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We know that the conditions for life are rare in this solar system, and just the right atmosphere, water, and chemicals exist on earth in order for life to occur. However, if the earth was a bit closer to the sun, it would be too hot, and if it were a little farther away, it woud be too cold. So, our question is: how far is that "bit" of distance that would make life unsustainable?
Question Date: 2006-03-01
Answer 1:

There are two main variables. One is distance from Sun; anything closer than about 0.7 AU and farther than about 2 AU presents a problem to LIFE AS WE KNOW IT.

The second MORE IMPORTANT FACTOR is the type of atmosphere a planet has. The Earth for example has an atmosphere dominated by N2 and O2 and neither of these gases are good greenhouse gases. That means that the Earths atmosphere is mostly TRANSPARENT. That means that sunlight is not absorbed by these gases so the atmosphere stays relatively cool. On the other hand, Venus has an atmosphere composed of 99% CO2...and CO2 absorbs sunlight very efficiently. That causes the atmosphere to heat up. This is why Venus has a surface temp of 600 C very HOT.

If the earth had a pure CO2 atmosphere it would be MUCH hotter than it is now. That is what global warming is all about? When we burn fossil fuel we enrich the atmosphere in CO2 and that causes global warming.

So in summary, defining the habitable zone around a star depends on the magnitude of the star, on the distance a planet is from that star as well as the composition of the atmosphere around the planet.

Answer 2:

That is a very good question and we don't really know the answer.

The reason why Venus is uninhabitable is because it has too much atmosphere. Now, the circumstances under which the Venusians atmosphere got to be as thick as it is may have something to do with its being close to the Sun, but we are not sure; it may have to do with the way plate tectonics work (or don't work, as the case may be) on Venus. It also may be due to Venus' very slow rotation; the presence of the Moon may stabilize the Earth's rotation such that the oceans continue to exist. It is unlikely that Venus ever hadoceans; the Earth has the carbon dioxide that makes the Venusians atmosphere, but it has almost all bound up with calcium in the oceans to make limestone, and thus isn't in our atmosphere. Of course, since Venus has been so hot, all of the water in its atmosphere has been broken up by ultraviolet light and the hydrogen has been lost into space, so even if the atmosphere were removed, Venus would still be uninhabitable. If you were to somehow transport Earth into an orbit around the Sun where Venus is now, the Earth would probably remain habitable for a while at least, because nearly all of the Earth's greenhouse gasses are trapped in its rocks.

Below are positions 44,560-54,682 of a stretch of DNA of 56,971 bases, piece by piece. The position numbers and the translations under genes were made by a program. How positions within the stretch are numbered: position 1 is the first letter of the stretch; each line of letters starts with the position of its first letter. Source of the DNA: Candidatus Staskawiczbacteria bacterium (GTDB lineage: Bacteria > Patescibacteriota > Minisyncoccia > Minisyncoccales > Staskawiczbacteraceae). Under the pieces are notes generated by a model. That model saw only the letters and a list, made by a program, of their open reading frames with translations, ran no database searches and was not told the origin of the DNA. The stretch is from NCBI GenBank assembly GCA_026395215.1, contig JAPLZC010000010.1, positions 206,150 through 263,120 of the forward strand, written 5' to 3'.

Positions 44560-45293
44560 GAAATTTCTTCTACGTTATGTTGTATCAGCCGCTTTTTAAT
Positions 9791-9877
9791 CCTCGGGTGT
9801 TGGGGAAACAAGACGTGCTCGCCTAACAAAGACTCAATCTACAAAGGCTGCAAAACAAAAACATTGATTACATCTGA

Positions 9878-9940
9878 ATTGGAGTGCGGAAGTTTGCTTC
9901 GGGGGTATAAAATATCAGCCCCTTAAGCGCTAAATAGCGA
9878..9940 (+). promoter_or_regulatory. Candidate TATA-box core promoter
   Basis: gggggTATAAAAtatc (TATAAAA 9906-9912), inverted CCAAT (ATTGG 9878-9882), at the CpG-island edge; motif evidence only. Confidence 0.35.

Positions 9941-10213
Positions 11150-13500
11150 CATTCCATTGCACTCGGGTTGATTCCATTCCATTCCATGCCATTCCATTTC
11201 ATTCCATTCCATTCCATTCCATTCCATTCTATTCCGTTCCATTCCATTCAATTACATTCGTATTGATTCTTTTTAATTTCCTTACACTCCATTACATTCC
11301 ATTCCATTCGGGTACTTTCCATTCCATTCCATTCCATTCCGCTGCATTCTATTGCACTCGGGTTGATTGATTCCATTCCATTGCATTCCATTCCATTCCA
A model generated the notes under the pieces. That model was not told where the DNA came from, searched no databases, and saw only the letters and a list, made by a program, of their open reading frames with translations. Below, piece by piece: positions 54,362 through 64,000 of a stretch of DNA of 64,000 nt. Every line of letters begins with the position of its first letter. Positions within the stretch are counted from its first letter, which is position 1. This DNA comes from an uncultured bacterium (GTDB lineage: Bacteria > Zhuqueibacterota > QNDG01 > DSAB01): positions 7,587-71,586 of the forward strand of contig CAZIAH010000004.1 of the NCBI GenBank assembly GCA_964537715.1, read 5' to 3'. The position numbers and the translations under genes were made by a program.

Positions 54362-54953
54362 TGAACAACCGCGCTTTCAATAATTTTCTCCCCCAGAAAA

Mars is uninhabitable because it doesn't have enough atmospheres. The surface of Mars at the equator is actually above freezing for significant parts of the year, but the atmospheric pressure there is so low that water would boil on its equatorial surface; even though temperatures are comparable to habitable parts of the Earth (Mars' poles of course are MUCH colder than anywhere on Earth). It is likely that a large part of the lack of a Martian atmosphere is due to the fact that Mars is smaller than the Earth, and thus possesses about one third of the Earth's gravity; it cannot hold the atmosphere on. Now, there is a growing body of evidence that Mars actually could have been habitable, had liquid water on its surface, and a thick enough atmosphere to sustain it, at times in its past. When and how it was that Mars got freeze-dried to be the way it is today is an unanswered question in planetary astronomy. It has been suggested that if Mars were instead the size of the Earth (and thus had Earth-like gravity), that it would be habitable. Of course, it isn't.

Venus is about 5 light minutes from the Sun. Earth is 8 light minutes, and Mars is 16. Light travels at 300,000 km per second. You do the math.

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